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NCJ Number: 114696 Find in a Library
Title: Emergence and Proliferation of Juvenile Diversion Programs (From Juvenile Justice: Policies, Programs, and Services, P 77-90, 1989, by Albert R Roberts -See NCJ-114692)
Author(s): A R Roberts
Date Published: 1989
Page Count: 14
Sponsoring Agency: Dorsey Press
Chicago, IL 60604
Sale Source: Dorsey Press
224 South Michigan Ave.
Chicago, IL 60604
United States of America
Type: Program/Project Description
Language: English
Country: United States of America
Annotation: Following a definition of diversion, this chapter provides an overview of the theory, philosophy, and practicalities of juvenile diversion programs.
Abstract: Juvenile diversion projects emerged as a dominant movement in juvenile justice in the late 1960's and 1970's. It was given impetus by the 1967 recommendations of the President's Commission on Law Enforcement and Administration of Justice and the influence of several agencies, including the Law Enforcement Assistance Administration and the Office of Youth Development and Delinquency Prevention. Alternatives included police-based diversion programs, probation diversion, voluntary youth service bureaus, and community outreach counseling. The objective of many of the early diversion programs was to provide a structured, community-based alternative to incarceration so that petty and status offenders would not be exposed to the corrupting influences of the more hardened juvenile offenders who populate juvenile institutions. Four early programs (project Crossroads and programs in St. Louis, Baltimore, and Sacramento County, Calif.) intervened with first-time offenders prior to court processing and treated youth in the community, although their philosophy, methods, and services differed. Of these, three were judged effective. The successful programs provided direct services, including family counseling, parenting education, and behavioral contracting. 7 discussion questions and 28 references.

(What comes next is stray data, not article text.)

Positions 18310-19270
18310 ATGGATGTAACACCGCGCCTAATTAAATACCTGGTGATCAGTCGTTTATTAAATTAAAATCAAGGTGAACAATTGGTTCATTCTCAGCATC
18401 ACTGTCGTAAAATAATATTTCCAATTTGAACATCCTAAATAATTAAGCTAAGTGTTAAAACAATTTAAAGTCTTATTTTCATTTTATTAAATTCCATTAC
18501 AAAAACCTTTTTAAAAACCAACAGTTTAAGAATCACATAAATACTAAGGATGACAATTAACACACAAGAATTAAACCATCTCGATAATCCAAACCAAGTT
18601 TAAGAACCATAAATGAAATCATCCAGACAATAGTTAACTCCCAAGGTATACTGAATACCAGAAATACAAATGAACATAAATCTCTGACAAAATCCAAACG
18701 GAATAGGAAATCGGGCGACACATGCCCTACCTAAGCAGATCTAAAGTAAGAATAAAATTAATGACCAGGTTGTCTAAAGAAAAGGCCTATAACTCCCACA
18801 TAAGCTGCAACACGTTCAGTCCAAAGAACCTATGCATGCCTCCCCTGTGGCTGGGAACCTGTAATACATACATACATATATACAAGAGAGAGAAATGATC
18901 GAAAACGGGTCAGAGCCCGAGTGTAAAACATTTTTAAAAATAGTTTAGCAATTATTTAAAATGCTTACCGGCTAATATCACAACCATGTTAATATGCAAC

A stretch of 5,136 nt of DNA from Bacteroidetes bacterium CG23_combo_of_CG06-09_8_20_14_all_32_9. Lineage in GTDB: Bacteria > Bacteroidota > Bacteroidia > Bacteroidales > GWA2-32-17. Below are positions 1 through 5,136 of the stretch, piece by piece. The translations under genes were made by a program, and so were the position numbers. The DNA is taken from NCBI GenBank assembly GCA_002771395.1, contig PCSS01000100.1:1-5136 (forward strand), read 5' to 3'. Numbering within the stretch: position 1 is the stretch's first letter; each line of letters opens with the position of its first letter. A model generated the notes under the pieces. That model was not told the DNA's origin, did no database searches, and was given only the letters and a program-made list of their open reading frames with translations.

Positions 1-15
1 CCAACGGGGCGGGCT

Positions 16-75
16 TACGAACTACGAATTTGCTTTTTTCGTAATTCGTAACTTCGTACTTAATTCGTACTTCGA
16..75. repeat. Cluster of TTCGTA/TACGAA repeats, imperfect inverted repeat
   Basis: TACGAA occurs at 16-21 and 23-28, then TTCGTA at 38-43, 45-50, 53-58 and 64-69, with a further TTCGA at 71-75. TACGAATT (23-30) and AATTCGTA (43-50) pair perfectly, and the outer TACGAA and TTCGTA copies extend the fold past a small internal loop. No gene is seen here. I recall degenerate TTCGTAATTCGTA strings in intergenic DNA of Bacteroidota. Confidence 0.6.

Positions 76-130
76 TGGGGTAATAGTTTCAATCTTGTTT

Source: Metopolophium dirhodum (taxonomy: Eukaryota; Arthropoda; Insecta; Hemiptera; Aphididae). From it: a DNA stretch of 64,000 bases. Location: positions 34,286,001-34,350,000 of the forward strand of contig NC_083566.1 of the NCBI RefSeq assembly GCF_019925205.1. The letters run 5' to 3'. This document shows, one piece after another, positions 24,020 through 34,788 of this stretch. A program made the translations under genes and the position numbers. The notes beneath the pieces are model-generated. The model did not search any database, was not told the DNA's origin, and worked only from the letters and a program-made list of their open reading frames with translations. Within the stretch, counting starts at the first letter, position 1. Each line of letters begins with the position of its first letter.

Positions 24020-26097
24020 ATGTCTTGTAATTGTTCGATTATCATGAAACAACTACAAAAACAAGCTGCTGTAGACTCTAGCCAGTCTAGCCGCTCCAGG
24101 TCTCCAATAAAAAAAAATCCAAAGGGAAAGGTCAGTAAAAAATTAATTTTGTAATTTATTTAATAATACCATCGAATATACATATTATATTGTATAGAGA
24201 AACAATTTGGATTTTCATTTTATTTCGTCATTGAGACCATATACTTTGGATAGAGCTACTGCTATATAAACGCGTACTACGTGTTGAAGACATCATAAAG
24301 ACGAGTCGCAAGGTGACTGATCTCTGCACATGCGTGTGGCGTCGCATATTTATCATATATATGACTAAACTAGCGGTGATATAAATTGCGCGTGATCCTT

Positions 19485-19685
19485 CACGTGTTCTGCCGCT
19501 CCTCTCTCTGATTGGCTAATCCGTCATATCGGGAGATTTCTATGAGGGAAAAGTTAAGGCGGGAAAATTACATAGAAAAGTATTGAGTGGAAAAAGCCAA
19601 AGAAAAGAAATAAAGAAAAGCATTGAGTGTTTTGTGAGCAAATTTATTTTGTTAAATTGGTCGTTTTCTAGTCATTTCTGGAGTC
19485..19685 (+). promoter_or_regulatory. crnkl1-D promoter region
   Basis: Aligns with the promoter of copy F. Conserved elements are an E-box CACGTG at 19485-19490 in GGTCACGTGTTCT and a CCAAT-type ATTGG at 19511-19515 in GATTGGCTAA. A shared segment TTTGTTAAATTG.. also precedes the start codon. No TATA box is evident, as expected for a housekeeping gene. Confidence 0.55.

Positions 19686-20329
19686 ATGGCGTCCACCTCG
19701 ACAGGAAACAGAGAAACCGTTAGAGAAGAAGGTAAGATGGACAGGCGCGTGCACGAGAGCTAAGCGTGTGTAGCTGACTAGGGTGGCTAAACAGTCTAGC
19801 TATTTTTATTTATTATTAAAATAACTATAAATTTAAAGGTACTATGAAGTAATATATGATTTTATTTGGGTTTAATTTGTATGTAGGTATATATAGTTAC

Main Term(s): Juvenile diversion programs
Index Term(s): Alternatives to institutionalization; Juvenile correctional reform; Juvenile treatment methods
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http://www.ncjrs.gov/App/publications/abstract.aspx?ID=114696

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